The federal work-study program was never designed to pay for college. The number of hours allowed, 10-15 per week, at near minimum wage will be enough to help with ancillary expenses.
Most students find that work-study gives them advantages beyond the money. It is a job that is forced to comply with all of the demands of your class schedules without penalizing you for it. Your employer has to work with you. This is a tremendous advantage when there are special projects and meeting times. It’s also good during finals when most colleges switch schedules about to make room for finals that require longer times than the standard class period.
Many schools try to fit work-study students into jobs associated with their major. This means more interaction with instructors and departmental people. It can give a leg up and getting the best opportunities for internships and such. This extra contact can also be beneficial when looking for references for employment or graduate school.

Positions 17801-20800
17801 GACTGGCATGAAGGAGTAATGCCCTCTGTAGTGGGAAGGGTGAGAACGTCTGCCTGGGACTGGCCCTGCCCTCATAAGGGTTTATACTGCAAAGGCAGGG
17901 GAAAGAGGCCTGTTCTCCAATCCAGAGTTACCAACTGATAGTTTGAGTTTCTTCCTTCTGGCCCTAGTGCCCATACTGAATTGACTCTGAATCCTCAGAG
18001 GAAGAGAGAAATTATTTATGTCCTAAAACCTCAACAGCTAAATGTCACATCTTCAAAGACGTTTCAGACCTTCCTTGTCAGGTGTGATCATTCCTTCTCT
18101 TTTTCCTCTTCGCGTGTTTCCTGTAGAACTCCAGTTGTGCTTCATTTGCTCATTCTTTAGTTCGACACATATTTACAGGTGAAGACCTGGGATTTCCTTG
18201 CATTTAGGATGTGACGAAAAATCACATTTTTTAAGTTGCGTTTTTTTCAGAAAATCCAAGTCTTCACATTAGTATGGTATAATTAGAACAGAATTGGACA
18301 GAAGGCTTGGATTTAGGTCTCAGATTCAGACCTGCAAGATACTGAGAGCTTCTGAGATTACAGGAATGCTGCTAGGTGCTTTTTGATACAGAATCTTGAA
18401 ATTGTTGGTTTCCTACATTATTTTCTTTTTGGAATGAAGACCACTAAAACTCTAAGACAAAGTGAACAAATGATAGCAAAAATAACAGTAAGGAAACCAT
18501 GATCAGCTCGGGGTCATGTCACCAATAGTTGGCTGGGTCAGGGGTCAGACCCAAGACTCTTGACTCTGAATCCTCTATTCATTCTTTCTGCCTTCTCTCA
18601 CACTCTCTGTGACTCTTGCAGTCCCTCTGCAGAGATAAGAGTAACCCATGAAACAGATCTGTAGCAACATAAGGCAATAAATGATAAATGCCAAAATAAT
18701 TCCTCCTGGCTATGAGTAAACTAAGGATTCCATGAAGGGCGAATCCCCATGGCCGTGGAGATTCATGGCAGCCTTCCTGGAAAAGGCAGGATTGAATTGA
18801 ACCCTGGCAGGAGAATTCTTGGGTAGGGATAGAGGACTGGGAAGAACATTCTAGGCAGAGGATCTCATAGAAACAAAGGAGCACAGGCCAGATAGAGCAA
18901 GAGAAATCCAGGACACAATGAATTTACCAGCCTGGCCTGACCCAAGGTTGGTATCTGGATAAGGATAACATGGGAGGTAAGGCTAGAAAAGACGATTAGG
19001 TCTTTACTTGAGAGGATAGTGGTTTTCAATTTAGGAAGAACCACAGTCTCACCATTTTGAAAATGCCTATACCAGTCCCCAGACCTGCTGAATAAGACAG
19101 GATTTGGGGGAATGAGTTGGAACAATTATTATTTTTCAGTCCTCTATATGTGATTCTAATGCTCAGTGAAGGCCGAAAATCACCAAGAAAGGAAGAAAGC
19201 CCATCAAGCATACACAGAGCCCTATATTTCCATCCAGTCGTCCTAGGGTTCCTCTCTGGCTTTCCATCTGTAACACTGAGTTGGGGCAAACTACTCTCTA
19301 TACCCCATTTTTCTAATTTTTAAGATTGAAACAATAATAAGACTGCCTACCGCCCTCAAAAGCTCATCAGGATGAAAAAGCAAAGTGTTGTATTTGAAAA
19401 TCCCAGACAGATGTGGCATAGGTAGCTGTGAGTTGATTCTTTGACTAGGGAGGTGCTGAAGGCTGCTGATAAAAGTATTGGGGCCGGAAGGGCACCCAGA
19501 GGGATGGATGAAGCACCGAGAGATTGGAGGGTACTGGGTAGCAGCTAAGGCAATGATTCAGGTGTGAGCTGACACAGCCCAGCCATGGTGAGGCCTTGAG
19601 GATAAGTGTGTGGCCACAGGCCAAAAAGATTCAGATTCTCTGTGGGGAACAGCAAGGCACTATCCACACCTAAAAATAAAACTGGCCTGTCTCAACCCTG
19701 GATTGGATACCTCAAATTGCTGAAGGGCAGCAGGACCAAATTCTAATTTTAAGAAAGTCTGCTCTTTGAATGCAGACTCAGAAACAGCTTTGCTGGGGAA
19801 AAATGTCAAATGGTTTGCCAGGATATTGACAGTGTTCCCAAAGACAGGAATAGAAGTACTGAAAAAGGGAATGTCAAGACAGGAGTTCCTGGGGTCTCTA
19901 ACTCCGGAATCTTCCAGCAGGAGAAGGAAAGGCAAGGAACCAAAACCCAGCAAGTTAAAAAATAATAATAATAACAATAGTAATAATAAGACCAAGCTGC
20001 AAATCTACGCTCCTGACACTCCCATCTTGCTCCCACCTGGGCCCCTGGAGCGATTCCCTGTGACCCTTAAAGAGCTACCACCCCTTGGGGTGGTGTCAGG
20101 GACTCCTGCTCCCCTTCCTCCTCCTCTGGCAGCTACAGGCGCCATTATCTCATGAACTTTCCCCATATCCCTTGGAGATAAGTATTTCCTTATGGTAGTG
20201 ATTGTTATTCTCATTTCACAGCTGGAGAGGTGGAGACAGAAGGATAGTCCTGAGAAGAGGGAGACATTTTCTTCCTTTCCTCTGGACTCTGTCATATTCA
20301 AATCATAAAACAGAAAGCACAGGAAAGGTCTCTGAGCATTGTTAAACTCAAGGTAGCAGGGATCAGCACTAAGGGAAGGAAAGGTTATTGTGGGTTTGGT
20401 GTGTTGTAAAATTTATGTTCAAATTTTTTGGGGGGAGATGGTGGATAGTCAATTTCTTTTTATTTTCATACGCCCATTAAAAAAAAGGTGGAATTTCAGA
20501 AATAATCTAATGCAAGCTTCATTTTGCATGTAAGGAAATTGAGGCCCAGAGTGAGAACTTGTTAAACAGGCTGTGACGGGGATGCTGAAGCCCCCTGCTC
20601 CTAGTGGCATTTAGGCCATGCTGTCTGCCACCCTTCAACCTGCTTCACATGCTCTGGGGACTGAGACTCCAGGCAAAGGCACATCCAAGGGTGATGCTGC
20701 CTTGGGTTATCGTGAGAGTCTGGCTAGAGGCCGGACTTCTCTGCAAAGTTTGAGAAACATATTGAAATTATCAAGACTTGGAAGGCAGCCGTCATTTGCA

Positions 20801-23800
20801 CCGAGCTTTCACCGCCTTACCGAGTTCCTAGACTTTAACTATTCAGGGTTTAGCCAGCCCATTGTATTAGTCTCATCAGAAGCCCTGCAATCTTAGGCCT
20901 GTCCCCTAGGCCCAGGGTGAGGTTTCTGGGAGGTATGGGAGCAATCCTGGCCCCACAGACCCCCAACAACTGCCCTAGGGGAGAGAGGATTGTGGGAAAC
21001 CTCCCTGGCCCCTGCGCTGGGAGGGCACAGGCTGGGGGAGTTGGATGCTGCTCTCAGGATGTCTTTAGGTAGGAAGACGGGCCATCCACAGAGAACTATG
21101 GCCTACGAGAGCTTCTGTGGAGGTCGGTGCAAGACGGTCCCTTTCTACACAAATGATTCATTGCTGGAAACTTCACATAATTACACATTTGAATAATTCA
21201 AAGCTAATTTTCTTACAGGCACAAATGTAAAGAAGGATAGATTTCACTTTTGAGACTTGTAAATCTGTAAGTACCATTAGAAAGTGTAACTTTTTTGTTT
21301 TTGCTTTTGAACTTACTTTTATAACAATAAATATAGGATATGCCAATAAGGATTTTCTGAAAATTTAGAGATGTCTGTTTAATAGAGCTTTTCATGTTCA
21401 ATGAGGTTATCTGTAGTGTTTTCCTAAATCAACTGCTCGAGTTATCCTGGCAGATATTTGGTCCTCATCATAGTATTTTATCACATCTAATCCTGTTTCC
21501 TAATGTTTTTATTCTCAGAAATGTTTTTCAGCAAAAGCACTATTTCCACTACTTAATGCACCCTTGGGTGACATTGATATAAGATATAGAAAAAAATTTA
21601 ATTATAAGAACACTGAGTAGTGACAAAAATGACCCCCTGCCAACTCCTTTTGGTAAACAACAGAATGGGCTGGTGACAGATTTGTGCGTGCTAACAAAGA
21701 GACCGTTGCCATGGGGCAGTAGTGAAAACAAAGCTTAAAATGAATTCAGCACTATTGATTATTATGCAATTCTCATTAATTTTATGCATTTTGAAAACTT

The money received for this work is usually enough to help pay for the student’s social life. It keeps them from being always left behind because finances are too short to go out for a cup of gourmet coffee. Sometimes, if the student is exceptionally frugal, it can be used to help with clothing and books.
The $600 to $800 per semester of most awards is small compared to the cost of books, fees, tuition, and room and board. It is often better with the benefits than most part-time off-campus jobs.